5     5
         , so12 has a factor of 3 and 5  12  0.416666..  0.416 .
.
12 2  2  3
The 6’s as indicated either by the ellipsis “…” or 6 with a bar on top repeat “forever”.
5
 0.416666..  0.416  0.4166  0.416666 .
.
12
Page 3                              Vocational Math I                     Decimal Fractions
Al Lehnen, Madison Area Technical College

Note : all of these ways of writing the repeating decimal are the same. Calculators will
display 0.416666667 since they work with a fixed number of digits and will round the
last digit displayed.
Page 4                                Vocational Math I                     Decimal Fractions
Al Lehnen, Madison Area Technical College

To convert a repeating decimal into a fraction is a little complicated and is rarely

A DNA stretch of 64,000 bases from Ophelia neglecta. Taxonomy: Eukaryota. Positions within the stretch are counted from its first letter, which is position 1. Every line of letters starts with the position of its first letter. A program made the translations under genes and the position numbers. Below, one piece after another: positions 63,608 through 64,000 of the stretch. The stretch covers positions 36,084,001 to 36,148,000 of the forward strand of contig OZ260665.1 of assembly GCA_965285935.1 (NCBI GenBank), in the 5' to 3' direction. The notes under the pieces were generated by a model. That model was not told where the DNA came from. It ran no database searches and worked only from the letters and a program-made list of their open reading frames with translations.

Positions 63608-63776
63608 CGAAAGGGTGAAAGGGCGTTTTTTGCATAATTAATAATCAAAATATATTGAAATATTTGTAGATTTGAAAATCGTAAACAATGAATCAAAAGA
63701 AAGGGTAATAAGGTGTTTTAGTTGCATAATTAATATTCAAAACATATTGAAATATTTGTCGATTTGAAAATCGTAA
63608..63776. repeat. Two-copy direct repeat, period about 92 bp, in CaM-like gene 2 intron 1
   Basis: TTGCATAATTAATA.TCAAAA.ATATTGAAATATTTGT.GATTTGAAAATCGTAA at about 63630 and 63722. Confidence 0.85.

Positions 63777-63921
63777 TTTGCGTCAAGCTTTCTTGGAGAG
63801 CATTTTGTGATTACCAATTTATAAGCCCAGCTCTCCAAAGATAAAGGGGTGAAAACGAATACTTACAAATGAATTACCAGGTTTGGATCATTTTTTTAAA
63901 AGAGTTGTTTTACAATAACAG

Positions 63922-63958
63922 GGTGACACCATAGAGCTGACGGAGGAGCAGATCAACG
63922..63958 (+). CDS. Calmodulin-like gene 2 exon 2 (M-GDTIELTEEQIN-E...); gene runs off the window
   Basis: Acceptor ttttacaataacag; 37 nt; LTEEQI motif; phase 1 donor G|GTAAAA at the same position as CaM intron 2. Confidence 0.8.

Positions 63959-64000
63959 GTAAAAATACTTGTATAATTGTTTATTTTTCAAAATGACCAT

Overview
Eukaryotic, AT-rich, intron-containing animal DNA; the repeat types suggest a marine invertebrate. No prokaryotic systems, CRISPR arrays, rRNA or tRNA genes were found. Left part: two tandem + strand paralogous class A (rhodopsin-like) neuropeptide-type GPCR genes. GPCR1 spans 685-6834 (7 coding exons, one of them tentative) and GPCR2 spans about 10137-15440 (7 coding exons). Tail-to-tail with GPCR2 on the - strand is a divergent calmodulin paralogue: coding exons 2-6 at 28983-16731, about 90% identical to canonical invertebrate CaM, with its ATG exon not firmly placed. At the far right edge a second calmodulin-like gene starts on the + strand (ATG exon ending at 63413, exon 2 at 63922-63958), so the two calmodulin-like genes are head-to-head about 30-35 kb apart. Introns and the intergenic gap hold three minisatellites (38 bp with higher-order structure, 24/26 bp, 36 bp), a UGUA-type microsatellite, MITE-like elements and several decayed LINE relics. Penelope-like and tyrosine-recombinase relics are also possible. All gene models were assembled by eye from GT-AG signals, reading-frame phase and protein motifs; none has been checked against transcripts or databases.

encountered in practical problems. As a result no problems requiring such a conversion
occur in the unit exercises. However, if you are curious, the procedure is summarized
and illustrated below :

1.       Count and record the number of decimal places from the decimal point to the
repeating string of digits.

2.       Move the decimal point to the left by this number of places. The result is a
decimal number where the repeating pattern of digits begins in the tenth’s place
immediately to the right of the decimal point.

3.       The digits to the left of the decimal point of the result from Step 2 become the
whole number part of a mixed number. If there are no non-zero digits to the left of
the decimal point, then the original decimal began the repeating pattern with the
first digit and the whole number part of the mixed number is zero.

4.       Add the whole number from Step 3 to a fraction with the repeating digits as the
numerator and a string of 9’s as the denominator. The number of 9’s in the string
is equal to the number of repeating digits in the numerator.

5.       Take the fraction from Step 4 and divide it by 10 raised to the power of the
number from Step 1. This number, worked out as a fraction, is the fraction